Nesting behavior, ecology, and functional morphology of the trapdoor spider-hunting spider wasp Aporus (Plectraporus) hirsutus (Banks) (Hymenoptera: Pompilidae)


  • Frank E. Kurczewski
  • Alice J. Abela
  • Rick C. West


Adult feeding, functional morphology, hunting, digging, prey transport, Aptostichus, trapdoor, spider burrow, host capture, escape activity, geographic distribution, intraspecific variation


Macrophotographs in series taken by Alice Abela on sandy coastal dunes in Santa Barbara and San Luis Obispo Counties, CA in 2010–2021 supplement and enhance F. X. Williams (1928) study of the ecology and nesting behavior of the trapdoor spider-hunting spider wasp Aporus (Plectraporus) hirsutus (Banks) (Hymenoptera: Pompilidae: Aporini). Abela’s macrophotographs and observations provide new details of adult wasp feeding, functional morphology, hunting, digging and prey transport, and host spider trapdoor,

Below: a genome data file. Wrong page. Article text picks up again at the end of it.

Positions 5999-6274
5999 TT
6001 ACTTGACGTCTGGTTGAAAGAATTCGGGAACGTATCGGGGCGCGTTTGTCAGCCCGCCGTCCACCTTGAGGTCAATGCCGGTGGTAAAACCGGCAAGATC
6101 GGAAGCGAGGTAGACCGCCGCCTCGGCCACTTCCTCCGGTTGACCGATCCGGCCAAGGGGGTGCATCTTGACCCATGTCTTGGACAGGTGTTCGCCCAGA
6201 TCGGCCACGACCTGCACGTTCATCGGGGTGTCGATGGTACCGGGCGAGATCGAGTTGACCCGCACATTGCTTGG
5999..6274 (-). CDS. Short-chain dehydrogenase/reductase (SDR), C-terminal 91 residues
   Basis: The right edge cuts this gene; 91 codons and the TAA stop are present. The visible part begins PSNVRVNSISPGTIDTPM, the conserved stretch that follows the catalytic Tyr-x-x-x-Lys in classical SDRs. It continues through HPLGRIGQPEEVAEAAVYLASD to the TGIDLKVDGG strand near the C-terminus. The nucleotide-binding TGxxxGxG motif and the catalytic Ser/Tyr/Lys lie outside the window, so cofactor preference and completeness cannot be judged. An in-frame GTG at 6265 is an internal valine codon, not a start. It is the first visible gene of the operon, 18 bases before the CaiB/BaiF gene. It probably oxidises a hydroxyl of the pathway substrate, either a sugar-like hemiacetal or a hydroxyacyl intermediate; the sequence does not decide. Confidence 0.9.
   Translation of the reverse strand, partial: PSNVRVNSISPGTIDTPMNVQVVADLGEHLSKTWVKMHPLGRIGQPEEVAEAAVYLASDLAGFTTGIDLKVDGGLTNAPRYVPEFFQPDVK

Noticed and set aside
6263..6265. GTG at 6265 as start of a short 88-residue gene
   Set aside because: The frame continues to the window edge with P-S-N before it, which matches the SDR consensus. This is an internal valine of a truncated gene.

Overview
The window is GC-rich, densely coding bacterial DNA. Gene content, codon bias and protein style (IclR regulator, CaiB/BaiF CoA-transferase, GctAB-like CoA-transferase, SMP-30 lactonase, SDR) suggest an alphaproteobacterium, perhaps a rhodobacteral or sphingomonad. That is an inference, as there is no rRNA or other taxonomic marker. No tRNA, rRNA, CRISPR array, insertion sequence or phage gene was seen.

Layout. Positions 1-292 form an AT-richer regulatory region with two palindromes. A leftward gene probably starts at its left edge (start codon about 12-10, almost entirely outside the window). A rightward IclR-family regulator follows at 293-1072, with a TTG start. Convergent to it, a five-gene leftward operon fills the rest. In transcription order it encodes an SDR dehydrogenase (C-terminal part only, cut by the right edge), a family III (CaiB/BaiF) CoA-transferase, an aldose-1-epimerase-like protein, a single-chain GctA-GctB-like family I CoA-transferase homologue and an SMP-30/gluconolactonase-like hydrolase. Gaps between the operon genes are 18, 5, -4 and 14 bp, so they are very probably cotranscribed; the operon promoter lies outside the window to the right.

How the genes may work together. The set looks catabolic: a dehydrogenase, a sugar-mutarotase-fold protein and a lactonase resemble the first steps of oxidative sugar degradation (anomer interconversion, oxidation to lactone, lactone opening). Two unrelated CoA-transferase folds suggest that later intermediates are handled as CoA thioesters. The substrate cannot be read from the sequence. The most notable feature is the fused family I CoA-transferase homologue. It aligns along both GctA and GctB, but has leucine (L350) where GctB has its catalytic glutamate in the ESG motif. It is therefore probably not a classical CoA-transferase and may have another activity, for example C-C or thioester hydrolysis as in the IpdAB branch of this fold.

entrance, burrow structure, host capture and escape activity. Newly reported host records from this study and online photographs expand A. hirsutus host selection in the large wafer-lid trapdoor spider genus Aptostichus Simon (Araneae: Mygalomorphae: Euctenizidae). The A. hirsutus California geographic distribution map by Wasbauer and Kimsey (1985) is updated, thereby providing a broader definition of intraspecific variation in this species.